The Motor Company is devoted to creating and producing theater that is accessible and community-oriented. Their mission is to heighten the individual’s relationship to our city and surroundings by using public spaces as the impetus for story-telling and theatrical events.
Communal Spaces is presented annually by The Motor Company, led by Artistic Director Lillian Meredith and Producing Director Jessica Schmidt. Lillian Meredith curates the festival by choosing a lead artist for each garden. Each lead artist develops their project as they see fit while adhering to the festival's structure of honoring the garden's space, its history, and its surrounding neighborhood and community members.
The project gives artists a chance to work in a setting outside of traditional theater. Artists are encouraged to engage with gardeners and local community members to inform their pieces, and they get to work in medium that does not have a fixed setting. The spaces are affected by weather, traffic, construction, and daylight, just to name a few fixtures. The project also expands to audiences beyond traditional theatergoers and serves local communities who have a chance to see art happening in familiar spaces. Local community groups engage with the project and passersby on the sidewalk during performances get a chance to spontaneously engage.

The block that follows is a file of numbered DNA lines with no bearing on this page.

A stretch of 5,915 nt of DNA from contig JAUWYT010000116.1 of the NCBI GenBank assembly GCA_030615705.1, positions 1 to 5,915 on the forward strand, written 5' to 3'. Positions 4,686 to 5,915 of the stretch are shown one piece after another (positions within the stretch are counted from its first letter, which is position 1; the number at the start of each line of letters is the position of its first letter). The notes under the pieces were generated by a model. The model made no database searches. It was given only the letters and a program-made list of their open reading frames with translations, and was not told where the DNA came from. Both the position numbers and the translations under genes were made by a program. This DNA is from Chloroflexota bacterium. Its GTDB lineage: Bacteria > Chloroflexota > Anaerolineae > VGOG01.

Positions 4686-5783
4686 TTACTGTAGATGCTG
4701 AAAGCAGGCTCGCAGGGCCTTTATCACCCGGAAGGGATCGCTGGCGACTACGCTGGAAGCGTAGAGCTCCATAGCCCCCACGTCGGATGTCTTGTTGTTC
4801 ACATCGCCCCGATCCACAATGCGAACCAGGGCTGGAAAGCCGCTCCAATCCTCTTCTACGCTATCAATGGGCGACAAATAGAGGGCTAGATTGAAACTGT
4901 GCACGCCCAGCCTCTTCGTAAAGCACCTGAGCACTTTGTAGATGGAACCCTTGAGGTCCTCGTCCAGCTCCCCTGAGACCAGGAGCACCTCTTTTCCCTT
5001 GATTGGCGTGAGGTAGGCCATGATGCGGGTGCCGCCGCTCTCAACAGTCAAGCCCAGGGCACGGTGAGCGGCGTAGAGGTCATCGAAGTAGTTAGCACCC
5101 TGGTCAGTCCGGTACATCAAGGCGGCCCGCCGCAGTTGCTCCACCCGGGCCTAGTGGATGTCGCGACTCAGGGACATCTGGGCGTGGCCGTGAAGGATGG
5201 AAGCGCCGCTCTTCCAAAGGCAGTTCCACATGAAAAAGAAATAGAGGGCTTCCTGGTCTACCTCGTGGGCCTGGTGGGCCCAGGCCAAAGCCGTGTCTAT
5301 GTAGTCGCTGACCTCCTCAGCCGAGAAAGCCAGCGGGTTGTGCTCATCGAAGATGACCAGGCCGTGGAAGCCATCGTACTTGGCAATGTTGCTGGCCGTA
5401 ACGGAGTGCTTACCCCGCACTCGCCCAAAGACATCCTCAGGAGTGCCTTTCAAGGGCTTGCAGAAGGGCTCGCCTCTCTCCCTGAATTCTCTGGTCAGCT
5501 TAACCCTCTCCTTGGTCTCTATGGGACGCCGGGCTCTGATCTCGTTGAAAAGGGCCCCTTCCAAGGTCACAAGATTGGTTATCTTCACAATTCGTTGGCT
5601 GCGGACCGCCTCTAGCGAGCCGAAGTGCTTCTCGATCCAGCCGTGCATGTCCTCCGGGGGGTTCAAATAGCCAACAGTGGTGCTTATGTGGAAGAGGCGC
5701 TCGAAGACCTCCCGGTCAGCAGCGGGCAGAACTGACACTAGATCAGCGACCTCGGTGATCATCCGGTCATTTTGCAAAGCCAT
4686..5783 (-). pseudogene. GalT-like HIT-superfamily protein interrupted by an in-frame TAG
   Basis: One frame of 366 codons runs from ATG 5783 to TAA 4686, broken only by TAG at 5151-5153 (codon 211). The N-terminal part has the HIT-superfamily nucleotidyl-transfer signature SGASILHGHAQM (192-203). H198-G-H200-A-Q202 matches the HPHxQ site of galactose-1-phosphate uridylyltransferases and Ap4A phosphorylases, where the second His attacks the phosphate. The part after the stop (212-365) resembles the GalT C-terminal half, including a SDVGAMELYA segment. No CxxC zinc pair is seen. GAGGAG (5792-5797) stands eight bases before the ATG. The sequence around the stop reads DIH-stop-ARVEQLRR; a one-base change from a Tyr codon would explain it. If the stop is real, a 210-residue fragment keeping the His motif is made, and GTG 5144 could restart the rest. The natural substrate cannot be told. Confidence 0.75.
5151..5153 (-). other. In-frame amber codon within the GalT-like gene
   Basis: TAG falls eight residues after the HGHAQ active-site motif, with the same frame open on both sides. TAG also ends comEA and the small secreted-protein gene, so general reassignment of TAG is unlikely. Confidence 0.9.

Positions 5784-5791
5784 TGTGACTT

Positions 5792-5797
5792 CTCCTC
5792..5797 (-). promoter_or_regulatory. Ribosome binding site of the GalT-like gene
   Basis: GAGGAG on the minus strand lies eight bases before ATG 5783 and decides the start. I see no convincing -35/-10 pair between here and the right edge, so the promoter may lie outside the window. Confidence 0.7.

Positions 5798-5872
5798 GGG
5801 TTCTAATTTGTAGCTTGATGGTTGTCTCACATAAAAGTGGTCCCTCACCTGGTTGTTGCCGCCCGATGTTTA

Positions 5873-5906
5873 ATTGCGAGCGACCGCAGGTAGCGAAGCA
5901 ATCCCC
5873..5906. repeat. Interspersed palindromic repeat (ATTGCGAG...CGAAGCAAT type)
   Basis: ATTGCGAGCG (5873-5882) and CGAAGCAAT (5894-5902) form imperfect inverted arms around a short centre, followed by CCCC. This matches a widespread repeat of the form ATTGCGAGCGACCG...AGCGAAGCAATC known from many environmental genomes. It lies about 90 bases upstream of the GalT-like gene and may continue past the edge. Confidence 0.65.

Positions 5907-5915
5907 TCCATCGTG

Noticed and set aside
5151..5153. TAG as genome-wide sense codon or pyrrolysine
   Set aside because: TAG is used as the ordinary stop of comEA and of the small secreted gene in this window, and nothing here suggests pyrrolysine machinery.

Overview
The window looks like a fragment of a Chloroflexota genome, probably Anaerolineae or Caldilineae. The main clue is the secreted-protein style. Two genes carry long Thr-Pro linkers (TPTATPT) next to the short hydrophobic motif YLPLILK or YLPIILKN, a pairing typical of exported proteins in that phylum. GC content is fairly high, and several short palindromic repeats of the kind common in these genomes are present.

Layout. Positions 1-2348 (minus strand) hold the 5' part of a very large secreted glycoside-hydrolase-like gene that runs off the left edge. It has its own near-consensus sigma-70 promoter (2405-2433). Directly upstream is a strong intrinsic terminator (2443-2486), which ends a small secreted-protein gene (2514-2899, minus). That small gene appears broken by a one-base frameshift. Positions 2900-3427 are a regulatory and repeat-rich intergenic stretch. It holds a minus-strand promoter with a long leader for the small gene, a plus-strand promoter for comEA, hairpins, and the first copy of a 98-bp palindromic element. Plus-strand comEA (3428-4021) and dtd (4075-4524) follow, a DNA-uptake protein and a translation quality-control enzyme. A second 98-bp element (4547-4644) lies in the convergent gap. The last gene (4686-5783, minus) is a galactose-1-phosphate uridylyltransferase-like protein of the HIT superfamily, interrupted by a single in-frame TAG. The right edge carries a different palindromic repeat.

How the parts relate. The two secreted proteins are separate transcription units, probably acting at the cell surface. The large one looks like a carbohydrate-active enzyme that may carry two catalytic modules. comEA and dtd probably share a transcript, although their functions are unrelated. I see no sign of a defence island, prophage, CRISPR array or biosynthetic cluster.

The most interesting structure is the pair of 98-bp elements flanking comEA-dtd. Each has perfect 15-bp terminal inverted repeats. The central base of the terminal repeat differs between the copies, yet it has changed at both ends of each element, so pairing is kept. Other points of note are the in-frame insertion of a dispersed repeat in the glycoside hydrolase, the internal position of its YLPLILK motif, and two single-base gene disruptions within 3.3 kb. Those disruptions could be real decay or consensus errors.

Communal Spaces is an annual festival of new, short plays presented in community gardens. It is rooted in the idea that a space for theater can be much more than just a backdrop or a venue. If theater is presented in familiar, community-oriented spaces, audiences' relationships to that space can augment their experiences, and The Motor Company hopes that it also heightens their relationships to their community and surroundings.
2020 will be the tenth year of presenting this festival. There will be four gardens chosen in Central Brooklyn, all within walking distance of each other. The festival will take place every Saturday and Sunday for three weekends in September. Start times between gardens are staggered so that audiences have a chance to see all four plays in one day if they choose.
In an era where people can acknowledge that there is a growing disconnect between people and their surroundings - especially in a city that is rapidly moving and changing - it is important that people create work that draws awareness to surroundings and offers a platform for discourse on how they can become or stay connected to what is happening around us. Communal Spaces helps New Yorkers notice who and what share spaces.